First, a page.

This so-called sanctions against the two military strong men is just a show. The West should just get rid of the 'word' sanction in vocabularies because: Firstly, the word sanction these days is improperly by the West, most the US, the UK as a tool to silent those who challenge them, secondly the US and the UK have become the world bullies such that money countries that are these days saying, to hell with these bullies and can just ignore what the US, the UK or sometimes in some cases; France also indulged in those US and intrigues.

But their so-called sanctions are sometimes even been equated to biblical monsters, the satan that is alleged to be seating on the door of the banks and food stores in future times and anyone who doesn't bow down to her will starve!

Thirdly, the US-UK so-called sanctions don't really help the little men or little women, they pretended to help, but always increase their sufferings. In case of South Sudan though. Why is the US-UK tight-lipped on condemning Riek Machar by wanting to oust out an elected government by force, instead the US is equating Riek Machar actions to the an elected government that has a constitutional mandate to protect its citizens against a criminals who wants to power by force?

Take for example, if anyone in the US or the UK springs up and wanted to change an elected their governments by the way of force, are the governments of the US and UK sit by and watch their constitutional mandate being challenged by a criminal with ethniclally armed rebellion? I believe not. Just in 2011, there were riots on England streets, where innocent civilian properties were destroyed and innocent civilians lives were put in jeopardy, did Dave Cameron just sat by and watch his constitutional mandate by the British people illegally challenged by the hooligans, just because one rogue policeman has overstep his duty by shooting an unarmed black boy?

No, the police man who shot that black man has his/her own case to answer, but the English or the greater British citizenry deserve their own peace and properties protected.

I am not in anyway, juxtaposing what transpired in South Sudan, in thousands lost their own dear lives with what happened in London in 20011; allegorically, they are similar in the nature of their occurrences, both cases were ignited by the action of those in authority, but everyone else in the world kept his/her distance or his/her mouth damn shut because they really know that the British know best what really happened in London between the Police man and that black fellow who was unfortunately shot dead.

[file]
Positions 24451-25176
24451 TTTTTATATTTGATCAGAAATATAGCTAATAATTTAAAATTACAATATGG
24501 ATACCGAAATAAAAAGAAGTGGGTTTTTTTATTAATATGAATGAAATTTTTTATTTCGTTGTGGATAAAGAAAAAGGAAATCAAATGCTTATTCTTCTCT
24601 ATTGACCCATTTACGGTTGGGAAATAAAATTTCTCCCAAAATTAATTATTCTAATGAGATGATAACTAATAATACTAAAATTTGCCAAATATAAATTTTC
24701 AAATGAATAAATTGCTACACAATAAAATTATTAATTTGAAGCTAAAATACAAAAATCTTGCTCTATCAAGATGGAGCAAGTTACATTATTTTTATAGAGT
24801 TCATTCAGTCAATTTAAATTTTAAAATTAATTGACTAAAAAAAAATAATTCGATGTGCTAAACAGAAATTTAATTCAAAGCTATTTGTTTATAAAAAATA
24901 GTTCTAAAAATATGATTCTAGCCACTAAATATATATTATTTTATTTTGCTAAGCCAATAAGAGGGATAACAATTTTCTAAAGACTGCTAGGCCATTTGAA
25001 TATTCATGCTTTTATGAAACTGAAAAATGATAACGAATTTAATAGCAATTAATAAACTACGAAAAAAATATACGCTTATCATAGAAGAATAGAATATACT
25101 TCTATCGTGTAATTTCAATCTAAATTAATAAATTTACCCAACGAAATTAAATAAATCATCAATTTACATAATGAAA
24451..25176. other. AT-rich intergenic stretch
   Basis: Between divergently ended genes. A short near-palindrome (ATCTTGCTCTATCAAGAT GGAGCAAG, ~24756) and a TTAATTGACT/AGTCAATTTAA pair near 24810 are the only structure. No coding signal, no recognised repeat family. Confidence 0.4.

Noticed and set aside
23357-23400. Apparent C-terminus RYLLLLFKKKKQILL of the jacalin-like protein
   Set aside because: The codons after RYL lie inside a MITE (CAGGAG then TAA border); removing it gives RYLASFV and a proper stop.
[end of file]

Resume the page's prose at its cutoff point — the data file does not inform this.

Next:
Is the whole world so that dumb that they don't know how much some rogue British authorities often mistreat their minorities; of course not. But there are some issues that best better be left to the local authorities to mend them up themselves, without others sticking their 'foot and mouth' into them otherwise " too many spoons spoil the broth" the English saying goes!

Why is a guy like Riek Machar, a mad man who does have nothing to give or show to South Sudanese people; but death always is always supported the people in England or the US all the times? In 1991, they did, 2013-2014; they again did the same?

South Sudanese people, no matter poor they are, they are not that very poor in the truth and in honesty and the US and the UK think they can support and any damn evil they so think will work for their best interests first and not the South Sudanese people interests, but their Riek Machar will never ever smell the seat of presidency in South Sudan, whether his Supporters in the US or the UK want it or not.





Featured Videos

Your JavaScript is turned off or you have an old version of Adobe's Flash Player. Get the latest Flash player.
Obama Urges Closer Economic Ties During Historic India Visiti
X
Aru Pande
January 26, 2015 9:33 PM
U.S. President Barack Obama says the United States and India must do better to capitalize on untapped potential in their economic relationship - by removing some of the roadblocks to greater trade and investment. As VOA correspondent Aru Pande reports from New Delhi, Obama spoke after participating in India’s Republic Day celebration.
Video

Video Obama Urges Closer Economic Ties During Historic India Visit

U.S. President Barack Obama says the United States and India must do better to capitalize on untapped potential in their economic relationship - by removing some of the roadblocks to greater trade and investment. As VOA correspondent Aru Pande reports from New Delhi, Obama spoke after participating in India’s Republic Day celebration.